By Ngor Arol Garang
JULY 21, 2009 (ABYEI) – The United Nations Mission in Sudan’s chief of post in Abyei today said parties to the peace agreement must abide by tomorrow’s court ruling.
The National Congress Party and Sudan People’s Liberation Movement agreed last year to accept as final and binding a ruling by an arbitral tribunal of the Permanent Court of Arbitration (PCA) in The Hague.
Speaking to journalists at UNMIS camp this evening, Mr. Mark Rutgers, UNMIS Head of Office in Abyei, said Wednesday’s decision in The Hague on the Abyei boundary line between north and south Sudan is a test for peace in the region.
Abyei experienced nearly complete destruction that was wrought from fighting between northern and southern Sudanese forces in May 2008, when over 50,000 people fled.
On Tuesday, Mr. Rutgers just returned from a four-hour visit to the village of Difra where he held a meeting with traditional leaders, and representatives of women and youth. He highlighted that the village is one to which families have recently voluntarily returned.
At a press briefing in Abyei after returned, Mr. Rutgers said he traveled to the north of Abyei town, located close to the contested border areas to listen and gather first-hand information and experiences of those who have returned.
“My visit was to meet with traditional leaders and other community leaders, including youth and women’s representatives, to hear their concerns, as well as staff members from UN agencies and the UN peacekeeping mission there,” he said.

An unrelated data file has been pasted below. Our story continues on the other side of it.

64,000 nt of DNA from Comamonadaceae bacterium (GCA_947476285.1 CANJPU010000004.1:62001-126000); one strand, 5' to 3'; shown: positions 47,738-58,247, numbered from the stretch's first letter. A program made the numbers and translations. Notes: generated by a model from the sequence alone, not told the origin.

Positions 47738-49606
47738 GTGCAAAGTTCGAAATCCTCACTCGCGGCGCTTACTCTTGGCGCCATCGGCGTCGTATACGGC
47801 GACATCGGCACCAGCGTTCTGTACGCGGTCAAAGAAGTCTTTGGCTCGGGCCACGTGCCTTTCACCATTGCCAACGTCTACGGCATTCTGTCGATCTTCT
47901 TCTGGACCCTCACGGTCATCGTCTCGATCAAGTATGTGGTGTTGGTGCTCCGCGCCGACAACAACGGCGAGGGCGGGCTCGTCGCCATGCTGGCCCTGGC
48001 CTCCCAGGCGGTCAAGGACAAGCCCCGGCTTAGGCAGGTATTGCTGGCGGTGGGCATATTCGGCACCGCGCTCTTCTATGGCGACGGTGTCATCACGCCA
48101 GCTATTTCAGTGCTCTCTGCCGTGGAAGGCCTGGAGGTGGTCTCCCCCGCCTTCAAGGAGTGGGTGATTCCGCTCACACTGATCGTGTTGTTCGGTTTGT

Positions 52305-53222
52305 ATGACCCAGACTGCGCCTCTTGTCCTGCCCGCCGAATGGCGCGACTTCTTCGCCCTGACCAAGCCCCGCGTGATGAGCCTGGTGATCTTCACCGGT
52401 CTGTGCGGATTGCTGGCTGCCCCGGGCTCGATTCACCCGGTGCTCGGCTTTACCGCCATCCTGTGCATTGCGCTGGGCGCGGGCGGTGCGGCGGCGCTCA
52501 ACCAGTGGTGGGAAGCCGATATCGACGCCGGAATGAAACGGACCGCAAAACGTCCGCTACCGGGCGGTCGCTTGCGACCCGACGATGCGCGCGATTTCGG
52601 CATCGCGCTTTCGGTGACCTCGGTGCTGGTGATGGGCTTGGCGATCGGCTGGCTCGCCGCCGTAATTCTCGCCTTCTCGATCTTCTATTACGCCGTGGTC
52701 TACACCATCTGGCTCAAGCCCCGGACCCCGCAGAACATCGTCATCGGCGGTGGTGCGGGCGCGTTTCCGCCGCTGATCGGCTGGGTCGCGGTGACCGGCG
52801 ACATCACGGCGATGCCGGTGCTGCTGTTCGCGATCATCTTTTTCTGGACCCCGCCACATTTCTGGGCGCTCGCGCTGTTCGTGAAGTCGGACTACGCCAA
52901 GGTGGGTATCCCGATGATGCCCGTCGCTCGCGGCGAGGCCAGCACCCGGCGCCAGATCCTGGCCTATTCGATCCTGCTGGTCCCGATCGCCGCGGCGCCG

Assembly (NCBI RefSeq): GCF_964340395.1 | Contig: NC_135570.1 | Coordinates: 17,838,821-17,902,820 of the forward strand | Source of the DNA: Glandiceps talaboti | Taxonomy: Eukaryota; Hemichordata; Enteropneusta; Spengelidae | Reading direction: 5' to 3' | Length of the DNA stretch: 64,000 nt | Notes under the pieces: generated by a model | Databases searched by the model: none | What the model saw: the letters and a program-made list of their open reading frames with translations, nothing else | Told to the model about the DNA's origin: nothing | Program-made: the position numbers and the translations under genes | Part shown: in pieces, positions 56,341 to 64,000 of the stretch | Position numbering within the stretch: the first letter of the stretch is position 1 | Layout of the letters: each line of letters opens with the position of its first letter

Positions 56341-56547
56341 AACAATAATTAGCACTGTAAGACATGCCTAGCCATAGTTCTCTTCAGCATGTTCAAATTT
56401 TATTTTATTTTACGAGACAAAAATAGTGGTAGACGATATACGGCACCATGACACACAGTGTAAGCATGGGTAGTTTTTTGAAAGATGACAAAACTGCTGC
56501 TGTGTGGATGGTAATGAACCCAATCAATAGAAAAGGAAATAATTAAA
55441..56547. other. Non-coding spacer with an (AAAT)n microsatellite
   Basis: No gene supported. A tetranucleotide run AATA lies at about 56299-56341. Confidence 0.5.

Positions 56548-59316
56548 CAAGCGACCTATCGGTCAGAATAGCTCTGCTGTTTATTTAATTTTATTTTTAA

The new Head of Office, who is replacing Chris Johnson, noted that it was apparent that life in Difra is returning to normal, given the farming activities undertaken by the returnees. He said it was clear that UNMIS quick impact projects in the village were already benefiting the returnees, with the latest project involving the rehabilitation of the school.
However, he said that a few people he met in Difra expressed fears about the potential for renewed conflict if the parties do not accept the tribunal’s decision. Difra was home to 8,000 families until May 2008, when the fighting forced residents to flee further north to camps in Muglad.
Despite rumors that more conflict could occur in the area after the announcement of court ruling on Wednesday, many residents started returning three months ago after local Sudanese government officials promised better security and began allowing humanitarian agencies to offer plastic sheeting and other materials for the rebuilding of homes.
Mr. Rutgers also met in Difra with the local councilor on the Abyei council, Kabashi Tom, to discuss issues including security and the proliferation of arms in the area.